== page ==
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IOC relaxes Rule 40 ahead of Tokyo 2020

The International Olympic Committee (IOC) has moved to further amend its controversial rules governing athletes’ endorsement deals when competing at the Olympic Games.

The IOC Session has seen the organisation alter bye-law three of Rule 40 of the Olympic Charter. Rule 40 sets out the guidelines that competitors, team officials or other team personnel must agree to before participating in the Olympics, but 40.3 has come under scrutiny in recent months amid concerns over athlete rights.

In April, IOC president Thomas Bach resisted further calls to change Rule 40.3 and urged athletes to negotiate directly with their National Olympic Committees (NOCs) if they want to earn marketing freedoms during the Olympic Games.

Rule 40.3, which limits athletes from working with their own sponsors for the duration of the two weeks of the summer and winter Games, is designed to protect the exclusivity of the IOC’s ‘TOP’ partnership programme. However, a ruling by the German Cartel Office in February deemed that its restrictions were ‘too far-reaching’ and lifted the obligation on German athletes to clear their personal marketing activities with the German Olympic Sports Confederation (DOSB) ahead of the Olympics.

Bach previously said that the IOC would not extend the concessions won by German athletes to athletes worldwide, but the organisation has now softened its stance. The IOC said the new principles represent a balance between, on the one hand, protecting and maintaining Olympic marketing programmes to ensure funding of the Olympic Games and the Olympic Movement, and, on the other hand, the individual athlete’s right to generate income in relation to their sporting career, name and likeness.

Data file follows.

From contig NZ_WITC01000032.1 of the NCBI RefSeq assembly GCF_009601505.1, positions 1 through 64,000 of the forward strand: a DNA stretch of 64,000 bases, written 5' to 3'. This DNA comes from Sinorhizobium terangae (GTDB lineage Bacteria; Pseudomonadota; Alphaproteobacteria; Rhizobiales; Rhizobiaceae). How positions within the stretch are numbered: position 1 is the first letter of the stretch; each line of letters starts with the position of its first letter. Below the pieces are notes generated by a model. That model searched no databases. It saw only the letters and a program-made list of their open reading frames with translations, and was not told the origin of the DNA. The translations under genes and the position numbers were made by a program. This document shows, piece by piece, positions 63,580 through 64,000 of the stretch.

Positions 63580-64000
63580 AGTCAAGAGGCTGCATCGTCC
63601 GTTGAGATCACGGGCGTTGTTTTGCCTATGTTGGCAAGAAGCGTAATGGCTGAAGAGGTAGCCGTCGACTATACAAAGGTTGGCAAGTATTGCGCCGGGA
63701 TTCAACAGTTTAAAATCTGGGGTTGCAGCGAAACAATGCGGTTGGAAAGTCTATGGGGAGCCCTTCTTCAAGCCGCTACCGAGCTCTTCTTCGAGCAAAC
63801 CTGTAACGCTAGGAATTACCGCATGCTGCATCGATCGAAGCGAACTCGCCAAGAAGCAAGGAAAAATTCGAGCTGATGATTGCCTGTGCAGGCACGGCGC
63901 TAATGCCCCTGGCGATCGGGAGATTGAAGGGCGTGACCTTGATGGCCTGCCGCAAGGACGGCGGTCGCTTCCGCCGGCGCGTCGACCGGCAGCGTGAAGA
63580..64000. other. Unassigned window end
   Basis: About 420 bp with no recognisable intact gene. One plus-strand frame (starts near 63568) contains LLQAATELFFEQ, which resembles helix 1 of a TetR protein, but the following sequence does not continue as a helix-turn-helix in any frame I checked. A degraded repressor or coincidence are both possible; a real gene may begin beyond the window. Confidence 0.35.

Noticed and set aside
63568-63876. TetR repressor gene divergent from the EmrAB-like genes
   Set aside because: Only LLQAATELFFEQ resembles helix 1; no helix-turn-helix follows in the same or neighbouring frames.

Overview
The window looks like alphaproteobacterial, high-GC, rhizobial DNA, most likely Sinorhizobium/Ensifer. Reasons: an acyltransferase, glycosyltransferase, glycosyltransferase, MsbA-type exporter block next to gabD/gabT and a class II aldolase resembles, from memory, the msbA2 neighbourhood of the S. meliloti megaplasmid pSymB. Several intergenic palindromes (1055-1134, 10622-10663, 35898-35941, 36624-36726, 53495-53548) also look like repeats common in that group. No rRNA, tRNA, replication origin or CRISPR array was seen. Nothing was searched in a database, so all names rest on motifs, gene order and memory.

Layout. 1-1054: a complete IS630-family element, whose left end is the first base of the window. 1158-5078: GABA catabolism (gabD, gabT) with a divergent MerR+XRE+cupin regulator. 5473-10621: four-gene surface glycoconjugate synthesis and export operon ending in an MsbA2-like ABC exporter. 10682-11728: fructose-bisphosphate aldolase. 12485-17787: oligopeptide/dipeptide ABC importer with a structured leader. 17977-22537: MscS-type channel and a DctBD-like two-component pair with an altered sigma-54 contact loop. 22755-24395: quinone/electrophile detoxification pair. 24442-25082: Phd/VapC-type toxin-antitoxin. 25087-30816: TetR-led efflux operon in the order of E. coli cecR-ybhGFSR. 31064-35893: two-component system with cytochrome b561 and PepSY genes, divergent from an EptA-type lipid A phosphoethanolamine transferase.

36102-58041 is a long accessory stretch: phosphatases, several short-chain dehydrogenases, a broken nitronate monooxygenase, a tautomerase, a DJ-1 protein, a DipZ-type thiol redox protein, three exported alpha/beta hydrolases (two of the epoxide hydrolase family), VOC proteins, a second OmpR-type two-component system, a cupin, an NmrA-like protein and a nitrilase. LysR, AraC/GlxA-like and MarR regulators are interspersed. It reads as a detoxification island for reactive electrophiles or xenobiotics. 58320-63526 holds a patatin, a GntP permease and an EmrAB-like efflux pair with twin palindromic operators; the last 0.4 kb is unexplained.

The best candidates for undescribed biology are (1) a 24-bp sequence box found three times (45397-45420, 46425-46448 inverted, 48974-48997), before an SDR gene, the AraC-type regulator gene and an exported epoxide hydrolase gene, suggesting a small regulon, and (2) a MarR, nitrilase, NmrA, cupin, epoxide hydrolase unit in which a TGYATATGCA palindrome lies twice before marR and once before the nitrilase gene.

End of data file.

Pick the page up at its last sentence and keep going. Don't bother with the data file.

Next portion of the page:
The IOC said NOCs will be responsible for the implementation in their respective territory, while taking into consideration their specific applicable legal framework, and will receive the guidelines soon.

The IOC Session decided to amend Rule 40.3 of the Olympic Charter as follows: “Competitors, team officials and other team personnel who participate in the Olympic Games may allow their person, name, picture or sports performances to be used for advertising purposes during the Olympic Games in accordance with the principles determined by the IOC Executive Board.”

Previously, the rule had read: “Except as permitted by the IOC Executive Board, no competitor, team official or other term personnel who participate in the Olympic Games may allow his person, name, picture or sports performances to be used for advertising purposes during the Olympic Games.”

Commenting on the changes, Bach said yesterday (Wednesday): “The amendments of the Olympic Charter…show a clear demonstration of the new approach of the IOC, which is based on openness and flexibility, without infringing the existing agreements.

“We want to look at this in a positive way and we want to be as liberal as possible without affecting the sponsorships contracts of the NOCs. We are protecting them and that’s why we don’t have a one size fits all solution. I don’t think such a solution exists.”

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